Update: I originally posted this in 2017 but I've updated in 2022 following another visit
Airport Rating *****
Reception of locals *****
There are four parts of the world that every Sikh has family friends or relatives; Panjab, England, Canada and California. I'd heard (and read) a lot about the west coast of the United States, and I was excited when I was given the chance to give a talk in San Francisco. I decided to extend my stay for a few extra days and ended up spending almost a week in the city.
Its the tech capital of the world and in terms of western cities, it's definitely one of the strangest I have ever visited. Areas of ridiculous money are often a short walk from areas of abject poverty. The natural beauty of the Bay Area is contrasted by the dirty, run down and drug infested streets away from the coast. It's a city of extremes, but it's one that has left a strong impression on me.
Union Square & Market Street
If you think that the city looks, sounds and feels a little Spanish, that's because it was first a Spanish, then a Mexican city and only came into American hands in the last 170 odd years. The city is on the San Andreas fault and therefore has seen a number of large earthquakes destroy signifiant parts of the city, therefore the buildings currently there aren't actually that old.
The city began its rapid growth as part of a Gold Rush in the mid 19th century, although since then San Francisco has become known as one of the largest tech hubs in the world. The city also has one of the largest LGBT populations of any major city, and the colourful rainbow flag is pretty much everywhere. The area is known for its temperate year round climate, which made it all the more frustrating when I arrived into an uncomfortably hot heatwave.
It never ceases to amaze me just how big the United States is. The flight from New York to San Francisco took almost as long as it takes to fly from London to New York. I experienced no issues either flying from NYC or landing at San Francisco.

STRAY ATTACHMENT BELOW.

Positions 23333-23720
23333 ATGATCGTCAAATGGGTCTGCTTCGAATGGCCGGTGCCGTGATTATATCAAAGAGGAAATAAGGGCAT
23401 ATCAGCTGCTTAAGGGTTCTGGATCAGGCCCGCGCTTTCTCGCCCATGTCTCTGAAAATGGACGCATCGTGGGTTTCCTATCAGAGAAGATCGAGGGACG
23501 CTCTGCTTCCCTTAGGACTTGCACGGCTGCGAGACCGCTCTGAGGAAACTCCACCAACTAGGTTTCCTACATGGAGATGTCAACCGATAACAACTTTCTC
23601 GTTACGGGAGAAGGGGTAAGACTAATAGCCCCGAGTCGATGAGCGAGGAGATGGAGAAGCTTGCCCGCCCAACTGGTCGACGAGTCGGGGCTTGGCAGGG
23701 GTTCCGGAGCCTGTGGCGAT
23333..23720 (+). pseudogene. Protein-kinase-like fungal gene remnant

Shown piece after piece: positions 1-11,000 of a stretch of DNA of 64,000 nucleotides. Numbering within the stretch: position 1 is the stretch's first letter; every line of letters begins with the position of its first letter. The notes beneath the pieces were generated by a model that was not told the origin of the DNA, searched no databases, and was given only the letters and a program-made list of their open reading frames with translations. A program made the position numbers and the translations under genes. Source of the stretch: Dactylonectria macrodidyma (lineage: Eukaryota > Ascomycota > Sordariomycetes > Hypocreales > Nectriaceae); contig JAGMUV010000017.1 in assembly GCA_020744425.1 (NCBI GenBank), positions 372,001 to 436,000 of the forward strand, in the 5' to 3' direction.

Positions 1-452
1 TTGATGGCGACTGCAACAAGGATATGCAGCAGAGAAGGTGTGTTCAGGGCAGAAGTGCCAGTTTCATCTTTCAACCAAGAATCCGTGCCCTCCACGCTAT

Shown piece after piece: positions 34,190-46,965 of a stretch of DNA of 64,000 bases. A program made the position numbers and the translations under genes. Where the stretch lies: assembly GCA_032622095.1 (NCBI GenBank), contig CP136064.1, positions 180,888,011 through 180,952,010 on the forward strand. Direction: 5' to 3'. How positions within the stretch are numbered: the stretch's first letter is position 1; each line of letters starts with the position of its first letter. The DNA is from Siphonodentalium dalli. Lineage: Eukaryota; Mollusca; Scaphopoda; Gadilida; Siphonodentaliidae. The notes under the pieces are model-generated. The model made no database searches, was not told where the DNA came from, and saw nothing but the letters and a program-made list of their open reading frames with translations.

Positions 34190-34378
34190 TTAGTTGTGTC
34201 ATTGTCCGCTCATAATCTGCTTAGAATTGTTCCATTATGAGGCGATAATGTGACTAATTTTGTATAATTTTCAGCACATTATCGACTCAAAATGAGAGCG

I decided to take the metro (known as BART) into the city from the airport. It was relatively simple to get to grips with the way it worked, although at almost $9 it cost more than both the subway from JFK into NYC and from O'Hare into Chicago. Trains run every 15 minutes, and it took about 30 minutes to get into the centre. The trains were comfortable and very different to those I found in Chicago and New York. They seemed like a 1980s designer's vision of what the future looks like, it was weirdly outdated and futuristic at the same time.
Powell Street Station takes you into the centre of Union Square. I walked out into a hot, colourful and loud city. A queue was forming outside the cable car stop and right away I noticed the large hill that I had to climb to get to the top of Nob Hill, one of San Francisco's 44 hills. I'd seen tv shows and films based in San Francisco, and the older cop shows would always see a chase with cars flying off the hills. I'm not surprised, the hills in some places are almost vertical, it's absolutely surreal. And they are everywhere, you can't get away from them. And believe me, even for a relatively fit person, I struggled up some of them.
I did what I usually do when I spend a few days in a city on my own; I got on my phone and used an app to ask around for anyone who would be willing to spend a few days showing me around. Thankfully a young portfolio manager from San Francisco answered the call, and for the next four days she showed me around her city beginning with a stunning rooftop bar atop the Marriot Hotel, just off Union Square. Unlike the rooftop bars that I had gotten used to in New York, this was very different, the large semi circular windows cut to a terrain vastly different from Manhattan, more akin to Spain than the United States,
We walked down the famous Market Street, somewhat similar in feel to Orchard Street in Singapore or the Magnificent Mile in Chicago. It was roughly a 20 minute walk down to the Embarcadero on the waterfront and the Ferry Building.